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Farewell to Marla Ruzicka

By Kim Knox

No one can heal the wounds that have been inflicted. You just have to recognize that people have been harmed.

— Marla Ruzicka, 1976-2005

The memorial for Marla Ruzicka was like Marla — full of laughter, joy, sadness, and a great deal of love.

Marla, who was 28 at the time of her death, founded the Campaign for Innocent Victims in Conflict. Its mission was to count the number of civilian Iraqi casualties and to ensure that life-saving assistance was provided to civilians in need.

Marla Ruzicka and CIVIC's Iraq Country Director, Faiz Ali Salim — who was the father of a newborn — were killed in Baghdad on April 16, while driving down the dangerous Airport Road. Marla went to Baghdad in February 2003 and found her life's work there. She helped to convince Congress to set up a $20 million fund to assist Iraqi civilians impacted by the U.S.-led invasion of their country. The last photo taken of Marla provides an example. Marla is holding a little girl named Harah, who was orphaned at the age of three months; her entire family died when their car was hit by U.S. rocket attack.

Marla also charmed staff and representatives of Congress as she worked to get an appropriations bill of $17 million passed for aid to Iraqi and Afghan civilians.

A memorial for Marla Ruzicka was held at the Women's Building last week. Her father and mother, who are Republicans from Lake County, began the ceremony. Everyone was touched by her father's simple words: "Marla was the apple of my eye. And I vow to be a better person for Marla."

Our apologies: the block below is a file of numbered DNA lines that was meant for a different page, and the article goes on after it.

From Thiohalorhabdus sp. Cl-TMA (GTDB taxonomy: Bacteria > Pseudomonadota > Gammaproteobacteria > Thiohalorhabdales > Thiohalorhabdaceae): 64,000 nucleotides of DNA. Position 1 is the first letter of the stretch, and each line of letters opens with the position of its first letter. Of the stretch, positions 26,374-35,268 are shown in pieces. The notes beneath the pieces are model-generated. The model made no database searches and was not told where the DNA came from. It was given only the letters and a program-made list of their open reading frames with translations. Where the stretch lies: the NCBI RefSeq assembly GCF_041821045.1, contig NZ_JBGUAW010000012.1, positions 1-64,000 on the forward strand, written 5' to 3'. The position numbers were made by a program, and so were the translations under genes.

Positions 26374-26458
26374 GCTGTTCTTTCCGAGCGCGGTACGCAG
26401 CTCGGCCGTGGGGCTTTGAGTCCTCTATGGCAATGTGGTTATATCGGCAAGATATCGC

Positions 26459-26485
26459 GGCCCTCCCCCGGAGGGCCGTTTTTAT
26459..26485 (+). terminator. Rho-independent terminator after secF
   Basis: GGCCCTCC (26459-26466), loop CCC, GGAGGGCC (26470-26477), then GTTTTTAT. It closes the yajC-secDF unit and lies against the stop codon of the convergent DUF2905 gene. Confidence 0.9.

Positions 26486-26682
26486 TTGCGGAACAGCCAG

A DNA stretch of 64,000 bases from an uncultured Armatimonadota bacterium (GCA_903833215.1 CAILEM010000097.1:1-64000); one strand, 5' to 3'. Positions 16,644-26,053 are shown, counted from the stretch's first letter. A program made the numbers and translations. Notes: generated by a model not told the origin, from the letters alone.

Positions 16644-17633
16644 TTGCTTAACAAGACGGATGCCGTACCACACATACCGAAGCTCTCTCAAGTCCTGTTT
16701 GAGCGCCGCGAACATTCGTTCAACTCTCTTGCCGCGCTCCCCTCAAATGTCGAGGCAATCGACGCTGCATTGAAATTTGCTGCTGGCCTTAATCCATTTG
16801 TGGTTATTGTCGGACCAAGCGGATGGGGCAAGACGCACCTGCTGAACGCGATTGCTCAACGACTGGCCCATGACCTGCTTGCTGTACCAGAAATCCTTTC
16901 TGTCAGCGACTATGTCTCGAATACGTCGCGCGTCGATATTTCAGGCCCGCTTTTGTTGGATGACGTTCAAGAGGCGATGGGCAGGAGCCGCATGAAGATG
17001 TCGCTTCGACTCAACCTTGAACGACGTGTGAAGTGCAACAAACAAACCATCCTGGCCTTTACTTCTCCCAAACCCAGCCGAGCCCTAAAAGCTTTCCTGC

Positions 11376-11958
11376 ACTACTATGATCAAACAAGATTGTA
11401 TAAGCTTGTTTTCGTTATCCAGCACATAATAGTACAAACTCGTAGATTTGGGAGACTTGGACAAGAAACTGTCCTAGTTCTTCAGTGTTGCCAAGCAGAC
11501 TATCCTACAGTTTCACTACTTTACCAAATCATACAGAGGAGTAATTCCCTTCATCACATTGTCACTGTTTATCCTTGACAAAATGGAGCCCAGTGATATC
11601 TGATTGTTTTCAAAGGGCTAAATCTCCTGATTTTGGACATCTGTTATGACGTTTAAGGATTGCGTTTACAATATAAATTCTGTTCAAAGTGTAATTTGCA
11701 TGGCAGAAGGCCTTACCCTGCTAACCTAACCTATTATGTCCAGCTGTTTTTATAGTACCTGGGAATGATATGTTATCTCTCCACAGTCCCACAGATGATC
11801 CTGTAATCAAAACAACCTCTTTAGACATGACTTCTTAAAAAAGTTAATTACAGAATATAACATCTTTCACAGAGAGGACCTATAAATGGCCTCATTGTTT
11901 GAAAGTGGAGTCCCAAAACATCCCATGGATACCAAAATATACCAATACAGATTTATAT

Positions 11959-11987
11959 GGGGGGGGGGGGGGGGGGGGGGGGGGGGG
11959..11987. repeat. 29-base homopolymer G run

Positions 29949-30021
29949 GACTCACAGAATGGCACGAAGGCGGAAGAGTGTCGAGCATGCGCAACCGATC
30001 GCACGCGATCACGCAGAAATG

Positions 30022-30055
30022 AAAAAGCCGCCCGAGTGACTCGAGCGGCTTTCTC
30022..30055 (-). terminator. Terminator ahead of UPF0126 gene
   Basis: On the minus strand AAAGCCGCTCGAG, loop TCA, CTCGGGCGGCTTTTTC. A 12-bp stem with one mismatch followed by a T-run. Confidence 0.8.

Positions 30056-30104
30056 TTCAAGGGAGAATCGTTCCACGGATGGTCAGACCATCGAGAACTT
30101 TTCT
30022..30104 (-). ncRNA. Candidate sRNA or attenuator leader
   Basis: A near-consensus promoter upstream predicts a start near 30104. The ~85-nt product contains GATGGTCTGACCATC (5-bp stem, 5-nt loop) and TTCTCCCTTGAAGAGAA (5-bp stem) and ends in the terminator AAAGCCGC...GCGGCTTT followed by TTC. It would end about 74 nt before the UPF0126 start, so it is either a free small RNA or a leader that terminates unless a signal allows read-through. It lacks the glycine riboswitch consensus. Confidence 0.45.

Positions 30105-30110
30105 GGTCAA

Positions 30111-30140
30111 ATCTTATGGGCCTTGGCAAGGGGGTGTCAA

Friends, mentors, mentorees, and colleagues spoke about Marla's love, joy, dedication, thirst for knowledge, and persistence. A colleague told the story of when she took Marla and others to a civil disobedience event in Texas. Since the colleague was from the area, they stayed at her family's home. The colleague's parents were not very happy about the idea of civil disobedience in general or about these people who had come to live at their home while they planned a protest. But in the end, Marla charmed the parents and convinced the colleague's dad to join in dancing to a 1960s tune.

Jake McGoldrick, Chris Daly, Jeff Adachi, and Ross Mirkarimi attended the memorial. McGoldrick talked about Marla's great love for everyone. Daly talked about her endless ideas, adding, "Marla had the energy of three people." Adachi recalled that at the beginning of his long campaign for public defender, Marla gave him courage by telling him, "You are going to win!" Mirkarimi talked about a long ride with Marla to her home in Lake County and how she filled and scrambled his brain with all of her ideas and energy.

But the most poignant moment came with the contribution of Maya Danaher, the teenage daughter of Kevin Danaher and Medea Benjamin. Marla stayed with Maya’s family while she was volunteering for Global Exchange. Maya talked about how she celebrated her birthday by going to Lake County with Marla to visit Marla's family. With tears in her eyes, Maya said, "I didn't know the numbers of people who loved her. I want to call her up and ask her, why didn't she tell me that all these people love her?"

The memorial was wonderful, but for a long time something was missing. No one mentioned the loss of Faiz Ali Salim, who was with Marla in the car. As a native of Iraq, he was instrumental in aiding the civilians as well — and he probably knew the dangers better than Marla.

Marla would have been proud of how the void was filled. The last speaker was the only one who remembered Faiz. And the last speaker was Marla's twin brother, Mark, who added, "We are going to make sure that Marla's work continues."


To donate to CIVIC, go to their website, www.civicworldwide.org, or write the Campaign for Innocent Victims in Conflict, 1605 Connecticut Ave NW 3rd Floor, Washington DC, 20009.